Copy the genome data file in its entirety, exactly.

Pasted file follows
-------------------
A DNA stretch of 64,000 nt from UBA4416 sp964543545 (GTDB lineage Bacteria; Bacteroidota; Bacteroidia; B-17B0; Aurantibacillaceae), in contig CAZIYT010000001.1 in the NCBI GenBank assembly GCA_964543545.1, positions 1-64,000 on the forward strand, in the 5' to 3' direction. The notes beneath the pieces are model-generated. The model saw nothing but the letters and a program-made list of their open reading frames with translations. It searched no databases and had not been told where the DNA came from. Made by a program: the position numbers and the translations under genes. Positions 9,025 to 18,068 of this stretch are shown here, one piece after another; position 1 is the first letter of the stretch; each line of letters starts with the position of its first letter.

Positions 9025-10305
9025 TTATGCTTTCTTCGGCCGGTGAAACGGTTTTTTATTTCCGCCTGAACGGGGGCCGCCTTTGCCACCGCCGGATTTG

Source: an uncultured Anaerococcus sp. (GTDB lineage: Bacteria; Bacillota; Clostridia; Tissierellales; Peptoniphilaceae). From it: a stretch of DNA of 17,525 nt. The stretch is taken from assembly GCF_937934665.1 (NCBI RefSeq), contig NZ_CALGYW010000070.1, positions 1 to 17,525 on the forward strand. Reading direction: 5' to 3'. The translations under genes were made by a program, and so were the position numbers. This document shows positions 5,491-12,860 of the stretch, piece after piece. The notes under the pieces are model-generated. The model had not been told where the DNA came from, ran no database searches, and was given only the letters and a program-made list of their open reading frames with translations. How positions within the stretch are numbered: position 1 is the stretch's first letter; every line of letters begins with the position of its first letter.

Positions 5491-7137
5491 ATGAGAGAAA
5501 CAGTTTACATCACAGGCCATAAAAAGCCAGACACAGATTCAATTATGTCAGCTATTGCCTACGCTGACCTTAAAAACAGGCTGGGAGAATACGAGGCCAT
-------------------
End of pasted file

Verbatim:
A DNA stretch of 64,000 nt from UBA4416 sp964543545 (GTDB lineage Bacteria; Bacteroidota; Bacteroidia; B-17B0; Aurantibacillaceae), in contig CAZIYT010000001.1 in the NCBI GenBank assembly GCA_964543545.1, positions 1-64,000 on the forward strand, in the 5' to 3' direction. The notes beneath the pieces are model-generated. The model saw nothing but the letters and a program-made list of their open reading frames with translations. It searched no databases and had not been told where the DNA came from. Made by a program: the position numbers and the translations under genes. Positions 9,025 to 18,068 of this stretch are shown here, one piece after another; position 1 is the first letter of the stretch; each line of letters starts with the position of its first letter.

Positions 9025-10305
9025 TTATGCTTTCTTCGGCCGGTGAAACGGTTTTTTATTTCCGCCTGAACGGGGGCCGCCTTTGCCACCGCCGGATTTG

Source: an uncultured Anaerococcus sp. (GTDB lineage: Bacteria; Bacillota; Clostridia; Tissierellales; Peptoniphilaceae). From it: a stretch of DNA of 17,525 nt. The stretch is taken from assembly GCF_937934665.1 (NCBI RefSeq), contig NZ_CALGYW010000070.1, positions 1 to 17,525 on the forward strand. Reading direction: 5' to 3'. The translations under genes were made by a program, and so were the position numbers. This document shows positions 5,491-12,860 of the stretch, piece after piece. The notes under the pieces are model-generated. The model had not been told where the DNA came from, ran no database searches, and was given only the letters and a program-made list of their open reading frames with translations. How positions within the stretch are numbered: position 1 is the stretch's first letter; every line of letters begins with the position of its first letter.

Positions 5491-7137
5491 ATGAGAGAAA
5501 CAGTTTACATCACAGGCCATAAAAAGCCAGACACAGATTCAATTATGTCAGCTATTGCCTACGCTGACCTTAAAAACAGGCTGGGAGAATACGAGGCCAT